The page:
Sunday, September 13 2020 This week – September 6-12, 2020 – in the Occupied Territories

At Ras A-Tin on the West Bank Hill Range the occupation forces confiscated tin roof plates, tables and chairs of schoolchildren at the local schoolhouse; at En Samiya in the same region Palestinian and Israeli activists thwarted the founding of a new settler-colonist outpost on land belonging to the Palestinian village of Mughayar; the villagers of Hares continue to demonstrate, protesting the theft of their land, prevention of access and vandalism – recently the Israeli army has issued a confiscation order of 20 dunams of the land belonging to nearby Deir Balut, claiming that it is an archeological site; Israeli soldiers joined settler-colonists in a night raid on sheep pens at Tuba village in the South Hebron Hills, claiming the Palestinians stole sheep, a claim that proved false; attempts to chase away Palestinian shepherds from their grazing grounds in the Palestinian Jordan Valley, the West Bank Hill Range and the South Hebron Hills regions continue; the Israeli government has allotted 20 million shekel for the mapping of illegal Palestinian construction in Area C, at the bidding of the settler-colonist association Regavim; OCHA, the UN Humanitarian Coordination Organization, has publicized the data of demolitions of Palestinian strutures by Israel during the Corona crisis: 389 structure have been demolished, averaging 65 a month – the highest rate of demolitions in the past 4 years.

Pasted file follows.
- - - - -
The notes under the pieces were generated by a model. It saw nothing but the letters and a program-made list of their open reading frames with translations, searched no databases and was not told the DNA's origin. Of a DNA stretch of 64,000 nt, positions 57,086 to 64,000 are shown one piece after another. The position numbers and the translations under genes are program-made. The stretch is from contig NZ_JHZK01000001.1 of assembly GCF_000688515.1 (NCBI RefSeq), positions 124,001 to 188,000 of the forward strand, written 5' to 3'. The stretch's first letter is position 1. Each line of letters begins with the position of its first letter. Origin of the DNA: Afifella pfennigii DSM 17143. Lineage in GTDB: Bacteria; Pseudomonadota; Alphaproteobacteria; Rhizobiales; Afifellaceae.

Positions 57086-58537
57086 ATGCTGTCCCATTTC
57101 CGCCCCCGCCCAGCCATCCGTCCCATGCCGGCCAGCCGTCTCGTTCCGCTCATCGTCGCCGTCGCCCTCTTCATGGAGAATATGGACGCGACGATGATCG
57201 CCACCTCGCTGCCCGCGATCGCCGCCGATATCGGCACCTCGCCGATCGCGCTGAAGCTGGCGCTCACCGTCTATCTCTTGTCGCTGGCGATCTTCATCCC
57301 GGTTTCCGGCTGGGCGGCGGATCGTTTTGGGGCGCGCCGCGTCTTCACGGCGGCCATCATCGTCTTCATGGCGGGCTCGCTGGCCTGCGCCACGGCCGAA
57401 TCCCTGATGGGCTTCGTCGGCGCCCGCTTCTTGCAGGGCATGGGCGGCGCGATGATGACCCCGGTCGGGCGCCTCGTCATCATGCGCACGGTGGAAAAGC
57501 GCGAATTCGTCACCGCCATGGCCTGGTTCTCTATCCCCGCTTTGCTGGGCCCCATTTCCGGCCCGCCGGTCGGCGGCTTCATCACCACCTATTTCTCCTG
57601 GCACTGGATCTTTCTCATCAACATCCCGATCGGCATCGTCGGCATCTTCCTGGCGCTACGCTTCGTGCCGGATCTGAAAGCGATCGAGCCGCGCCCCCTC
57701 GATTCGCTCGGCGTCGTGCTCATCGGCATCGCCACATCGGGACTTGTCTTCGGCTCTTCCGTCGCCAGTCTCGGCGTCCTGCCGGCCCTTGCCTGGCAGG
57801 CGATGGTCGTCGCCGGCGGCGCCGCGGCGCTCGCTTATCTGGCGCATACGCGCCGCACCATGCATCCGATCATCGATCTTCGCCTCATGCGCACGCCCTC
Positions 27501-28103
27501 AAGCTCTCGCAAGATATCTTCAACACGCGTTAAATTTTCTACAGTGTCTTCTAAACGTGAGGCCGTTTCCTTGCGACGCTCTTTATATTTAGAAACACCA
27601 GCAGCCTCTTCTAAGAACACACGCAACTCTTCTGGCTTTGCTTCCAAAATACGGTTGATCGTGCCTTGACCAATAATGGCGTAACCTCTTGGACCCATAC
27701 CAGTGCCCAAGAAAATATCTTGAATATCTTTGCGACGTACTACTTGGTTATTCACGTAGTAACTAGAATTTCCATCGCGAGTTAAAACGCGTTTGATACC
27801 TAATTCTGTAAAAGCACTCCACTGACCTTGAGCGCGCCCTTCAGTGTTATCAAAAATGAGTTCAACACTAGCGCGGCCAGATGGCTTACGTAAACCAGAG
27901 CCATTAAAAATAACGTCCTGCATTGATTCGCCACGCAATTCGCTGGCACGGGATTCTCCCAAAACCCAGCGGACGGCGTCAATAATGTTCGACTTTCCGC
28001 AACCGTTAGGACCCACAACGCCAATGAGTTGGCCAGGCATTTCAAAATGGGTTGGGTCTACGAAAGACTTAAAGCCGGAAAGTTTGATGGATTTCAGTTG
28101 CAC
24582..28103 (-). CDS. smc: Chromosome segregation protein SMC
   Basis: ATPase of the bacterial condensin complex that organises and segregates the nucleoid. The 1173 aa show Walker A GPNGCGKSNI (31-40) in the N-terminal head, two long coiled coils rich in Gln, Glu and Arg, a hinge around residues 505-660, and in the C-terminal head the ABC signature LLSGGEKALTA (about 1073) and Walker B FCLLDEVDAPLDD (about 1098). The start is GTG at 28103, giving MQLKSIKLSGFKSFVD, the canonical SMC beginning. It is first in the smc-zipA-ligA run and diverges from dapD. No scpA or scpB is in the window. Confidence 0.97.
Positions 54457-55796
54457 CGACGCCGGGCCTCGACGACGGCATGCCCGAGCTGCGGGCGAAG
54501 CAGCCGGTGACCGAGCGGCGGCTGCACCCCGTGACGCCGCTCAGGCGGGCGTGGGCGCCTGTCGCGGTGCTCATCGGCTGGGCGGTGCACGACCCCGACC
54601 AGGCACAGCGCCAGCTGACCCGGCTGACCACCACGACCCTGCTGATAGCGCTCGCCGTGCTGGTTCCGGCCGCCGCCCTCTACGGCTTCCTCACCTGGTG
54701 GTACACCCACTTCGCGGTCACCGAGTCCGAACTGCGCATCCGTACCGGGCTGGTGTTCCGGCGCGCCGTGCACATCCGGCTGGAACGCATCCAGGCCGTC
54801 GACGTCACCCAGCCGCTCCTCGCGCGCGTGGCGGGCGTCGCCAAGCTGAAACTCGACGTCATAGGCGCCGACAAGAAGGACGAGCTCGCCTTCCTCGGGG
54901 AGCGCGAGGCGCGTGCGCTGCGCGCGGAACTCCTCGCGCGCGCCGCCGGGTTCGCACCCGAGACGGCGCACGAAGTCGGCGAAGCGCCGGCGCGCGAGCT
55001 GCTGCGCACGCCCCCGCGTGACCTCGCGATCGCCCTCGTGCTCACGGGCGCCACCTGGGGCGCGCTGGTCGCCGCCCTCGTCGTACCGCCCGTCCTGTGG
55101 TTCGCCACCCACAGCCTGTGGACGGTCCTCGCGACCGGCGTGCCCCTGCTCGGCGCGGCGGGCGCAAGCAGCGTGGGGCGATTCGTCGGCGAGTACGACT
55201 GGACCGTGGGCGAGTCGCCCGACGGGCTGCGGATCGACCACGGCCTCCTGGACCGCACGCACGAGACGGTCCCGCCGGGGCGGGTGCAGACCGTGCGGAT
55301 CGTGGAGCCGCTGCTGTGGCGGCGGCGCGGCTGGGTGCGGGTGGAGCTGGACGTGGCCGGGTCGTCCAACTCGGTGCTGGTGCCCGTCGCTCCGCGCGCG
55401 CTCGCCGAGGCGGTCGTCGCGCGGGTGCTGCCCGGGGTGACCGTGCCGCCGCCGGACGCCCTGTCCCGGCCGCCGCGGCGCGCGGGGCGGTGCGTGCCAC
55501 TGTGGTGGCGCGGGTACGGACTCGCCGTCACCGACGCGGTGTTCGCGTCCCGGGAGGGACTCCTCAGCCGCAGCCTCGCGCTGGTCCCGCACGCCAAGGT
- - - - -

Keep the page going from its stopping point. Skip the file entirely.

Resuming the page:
photo: an attempt to found a new settler-colonist outpost in the West Bank Hill Range on Palestinian lands belonging to Mughayar inhabitants, thwarted this week

The Palestinian Jordan Valley and West Bank Hill Range
At En Samiya in the West Bank Hill Range, this week Palestinian and Israeli activists managed to thwart the founding of a new outpost on land belonging to Mughayar villagers, near the quarry of settler-colony Kochav Ha-Shachar. Following earlier information about the settler-colonists’ intentions to found a new outpost in the area, local landowners reached the spot accompanied by Palestinian and Israeli activists. After dark, a group of settler-colonists arrived in five cars, but upon seeing the activists they did not unload the equipment they brought along. Many others joined them, some masked, as well as security officials of the nearby settler-colonies and Israeli army forces. Some of the settler-colonists threw stones at Palestinian vehicles, caused damages, and claimed that two persons were injured. This time the army separated the two groups and a certain point even used stun grenades to distance the settler-colonists! They left.